Looking Back, 150 Years Later

The sesquicentennial of the Civil War launches in 2011. Richmond — the onetime capital of the Confederacy and a center of the nation’s slave trade — is slated as a vital destination for tourists of U.S. history or family origin

Bourne stands along the James River at the
Bourne stands along the James River at the “April 1865,” an exhibit on Brown’s Island that tells of the burning and evacuation of Richmond, April 4, 1865.

As program manager for the Future of Richmond’s Past (FRP), Anedra Wiseman Bourne works with the initiative’s steering committee as well as with University of Richmond’s president Dr. Ayers and The American Civil War Center at Historic Tredegar’s president Christy Coleman-both instrumental in the development of the initiative [see ‘The Future of Richmond’s Past Sparks Fresh Ideas & Insight’ Richmond Grid Spring 2010].

With the sesquicentennial of the Civil War officially kicking off this year, Bourne explains FRP entails “a collaboration of more than 20 individuals and institutions throughout metropolitan Richmond-ranging from the Virginia Historical Society and Museum of the Confederacy to the Elegba Folklore Society and the Richmond Slave Trail Commission.”

Similar to The American Civil War Center at Historic Tredegar’s efforts, the FRP initiative, with the inclusion of Emancipation, seeks to present the whole story of the Civil War-from the viewpoints of those who fought, tended to life on the homefront, and of those who were enslaved.

In addition to its own efforts, FRP will co-sponsor various events including the 2011 Community Conversation series hosted by the Valentine Richmond History Center. April 15-17, 2011 will mark the 2nd Annual Civil War & Emancipation Days citywide initiative. A free day of activities ranging from Richmond River Cruises Canal Boat rides by Venture Richmond to free admission to more than 15 area attractions.

Asked if she expects an increase in attendance at institutions like The American Civil War Center for the sesquicentennial, Bourne says, “It’s difficult to determine the scope of increased visitation for a commemoration that happens once every 50 years. I believe that the Richmond Region historic institutions anticipate an increase in attendance. By including the theme of Emancipation, the story broadens, too, and so does the audience. It helps that both local and national media have already focused on the history through special sections, blogs-and Richmond naturally gains attention.”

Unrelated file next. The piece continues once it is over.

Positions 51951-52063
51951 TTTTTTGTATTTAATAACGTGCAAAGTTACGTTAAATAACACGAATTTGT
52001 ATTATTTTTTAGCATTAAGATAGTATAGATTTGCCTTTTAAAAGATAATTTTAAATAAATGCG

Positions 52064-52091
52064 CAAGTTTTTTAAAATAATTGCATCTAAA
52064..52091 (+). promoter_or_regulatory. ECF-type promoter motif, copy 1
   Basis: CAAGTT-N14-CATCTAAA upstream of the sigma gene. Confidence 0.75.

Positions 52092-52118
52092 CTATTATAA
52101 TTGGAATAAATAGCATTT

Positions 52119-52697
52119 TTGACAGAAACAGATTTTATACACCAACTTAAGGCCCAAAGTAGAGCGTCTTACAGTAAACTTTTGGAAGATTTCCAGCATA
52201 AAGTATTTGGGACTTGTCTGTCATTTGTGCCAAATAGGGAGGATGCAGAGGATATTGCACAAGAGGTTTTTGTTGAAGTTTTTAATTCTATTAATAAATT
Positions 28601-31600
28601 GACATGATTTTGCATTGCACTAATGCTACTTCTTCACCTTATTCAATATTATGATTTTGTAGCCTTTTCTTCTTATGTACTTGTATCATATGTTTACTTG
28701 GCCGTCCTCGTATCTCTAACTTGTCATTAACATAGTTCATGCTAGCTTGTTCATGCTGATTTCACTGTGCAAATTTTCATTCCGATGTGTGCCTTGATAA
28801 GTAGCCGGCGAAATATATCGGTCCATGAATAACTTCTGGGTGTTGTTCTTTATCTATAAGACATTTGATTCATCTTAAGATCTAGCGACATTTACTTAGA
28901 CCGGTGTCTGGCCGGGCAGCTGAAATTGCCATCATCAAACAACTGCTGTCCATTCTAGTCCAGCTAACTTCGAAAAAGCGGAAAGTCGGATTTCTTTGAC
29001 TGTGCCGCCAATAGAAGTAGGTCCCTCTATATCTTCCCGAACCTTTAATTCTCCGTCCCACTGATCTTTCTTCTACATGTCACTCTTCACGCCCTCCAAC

She points out that Richmond was ground zero for the Civil War and was touched by the war throughout 1861-1865. “Many tourists flock to our region annually to experience our authentic history and landmarks. As the Gateway to the Civil War, the staff at Historic Tredegar (a partnership of the Center, the National Park Service’s Richmond National Battlefield Park, and the Richmond Metropolitan Convention & Visitors Bureau) will orient visitors to the region.”
Since the American Civil War Center opened in October 2006-welcoming more 18,600 visitors just in the first three months-attendance has grown each year since.

“Last year we welcomed nearly 31,000 people. The Civil War & Emancipation Day event brought in more than 4,000 people citywide as well,” Bourne says-some of which came from the Washington, DC metro area and North Carolina.

To keep current with the upcoming programs, Bourne recommends FRP’s social media. “Friend us on Facebook to stay tuned.”

FRP’s Biz Boost
Vice President of Marketing for Richmond Metropolitan Convention & Visitors Bureau (RMCVB), Jennifer Carnam says, “The Buzz surrounding the 150th Anniversaries of the Civil War and Emancipation has already begun to focus increased attention on the Richmond region as a must-see destination during the four-year commemoration period.”

And that can mean a financial windfall for the area. Carnam notes, “Nationally, even in a down economy, tourism continues to grow. Because the Richmond region is affordable, accessible, historic and authentic, it has enjoyed strong visitation consistently for many years.” She points out that tourism is a powerful economic engine in the region, where “nearly 6 million visitors spend almost $2 billion annually.”

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